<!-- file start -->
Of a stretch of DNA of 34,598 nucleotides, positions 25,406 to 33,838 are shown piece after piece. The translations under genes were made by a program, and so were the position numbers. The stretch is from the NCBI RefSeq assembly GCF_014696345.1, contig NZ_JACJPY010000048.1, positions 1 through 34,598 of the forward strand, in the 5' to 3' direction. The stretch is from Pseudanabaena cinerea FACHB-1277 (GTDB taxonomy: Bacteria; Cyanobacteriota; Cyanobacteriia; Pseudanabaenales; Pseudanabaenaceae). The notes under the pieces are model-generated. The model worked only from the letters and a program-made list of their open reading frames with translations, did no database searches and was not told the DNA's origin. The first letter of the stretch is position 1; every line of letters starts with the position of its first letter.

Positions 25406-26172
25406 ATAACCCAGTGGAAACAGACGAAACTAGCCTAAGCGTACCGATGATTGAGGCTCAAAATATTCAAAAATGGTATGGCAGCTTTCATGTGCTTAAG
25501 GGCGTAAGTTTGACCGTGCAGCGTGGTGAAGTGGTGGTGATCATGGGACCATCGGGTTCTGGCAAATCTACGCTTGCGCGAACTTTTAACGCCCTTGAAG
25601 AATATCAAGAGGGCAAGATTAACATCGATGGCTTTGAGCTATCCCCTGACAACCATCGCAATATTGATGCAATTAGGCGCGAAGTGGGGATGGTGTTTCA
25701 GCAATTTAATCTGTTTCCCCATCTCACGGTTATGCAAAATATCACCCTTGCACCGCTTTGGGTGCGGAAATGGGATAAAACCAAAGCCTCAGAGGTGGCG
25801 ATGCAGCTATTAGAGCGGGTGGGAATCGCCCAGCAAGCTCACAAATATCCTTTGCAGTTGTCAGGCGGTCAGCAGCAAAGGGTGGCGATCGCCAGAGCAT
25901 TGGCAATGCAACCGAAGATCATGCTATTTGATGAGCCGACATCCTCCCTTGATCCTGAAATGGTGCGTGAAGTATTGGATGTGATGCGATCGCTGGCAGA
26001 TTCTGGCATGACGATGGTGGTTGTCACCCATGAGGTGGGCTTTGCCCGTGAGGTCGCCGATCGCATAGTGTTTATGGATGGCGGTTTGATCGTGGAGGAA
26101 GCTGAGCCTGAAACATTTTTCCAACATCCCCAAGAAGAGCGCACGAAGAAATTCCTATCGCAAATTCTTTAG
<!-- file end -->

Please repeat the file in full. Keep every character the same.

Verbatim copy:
Of a stretch of DNA of 34,598 nucleotides, positions 25,406 to 33,838 are shown piece after piece. The translations under genes were made by a program, and so were the position numbers. The stretch is from the NCBI RefSeq assembly GCF_014696345.1, contig NZ_JACJPY010000048.1, positions 1 through 34,598 of the forward strand, in the 5' to 3' direction. The stretch is from Pseudanabaena cinerea FACHB-1277 (GTDB taxonomy: Bacteria; Cyanobacteriota; Cyanobacteriia; Pseudanabaenales; Pseudanabaenaceae). The notes under the pieces are model-generated. The model worked only from the letters and a program-made list of their open reading frames with translations, did no database searches and was not told the DNA's origin. The first letter of the stretch is position 1; every line of letters starts with the position of its first letter.

Positions 25406-26172
25406 ATAACCCAGTGGAAACAGACGAAACTAGCCTAAGCGTACCGATGATTGAGGCTCAAAATATTCAAAAATGGTATGGCAGCTTTCATGTGCTTAAG
25501 GGCGTAAGTTTGACCGTGCAGCGTGGTGAAGTGGTGGTGATCATGGGACCATCGGGTTCTGGCAAATCTACGCTTGCGCGAACTTTTAACGCCCTTGAAG
25601 AATATCAAGAGGGCAAGATTAACATCGATGGCTTTGAGCTATCCCCTGACAACCATCGCAATATTGATGCAATTAGGCGCGAAGTGGGGATGGTGTTTCA
25701 GCAATTTAATCTGTTTCCCCATCTCACGGTTATGCAAAATATCACCCTTGCACCGCTTTGGGTGCGGAAATGGGATAAAACCAAAGCCTCAGAGGTGGCG
25801 ATGCAGCTATTAGAGCGGGTGGGAATCGCCCAGCAAGCTCACAAATATCCTTTGCAGTTGTCAGGCGGTCAGCAGCAAAGGGTGGCGATCGCCAGAGCAT
25901 TGGCAATGCAACCGAAGATCATGCTATTTGATGAGCCGACATCCTCCCTTGATCCTGAAATGGTGCGTGAAGTATTGGATGTGATGCGATCGCTGGCAGA
26001 TTCTGGCATGACGATGGTGGTTGTCACCCATGAGGTGGGCTTTGCCCGTGAGGTCGCCGATCGCATAGTGTTTATGGATGGCGGTTTGATCGTGGAGGAA
26101 GCTGAGCCTGAAACATTTTTCCAACATCCCCAAGAAGAGCGCACGAAGAAATTCCTATCGCAAATTCTTTAG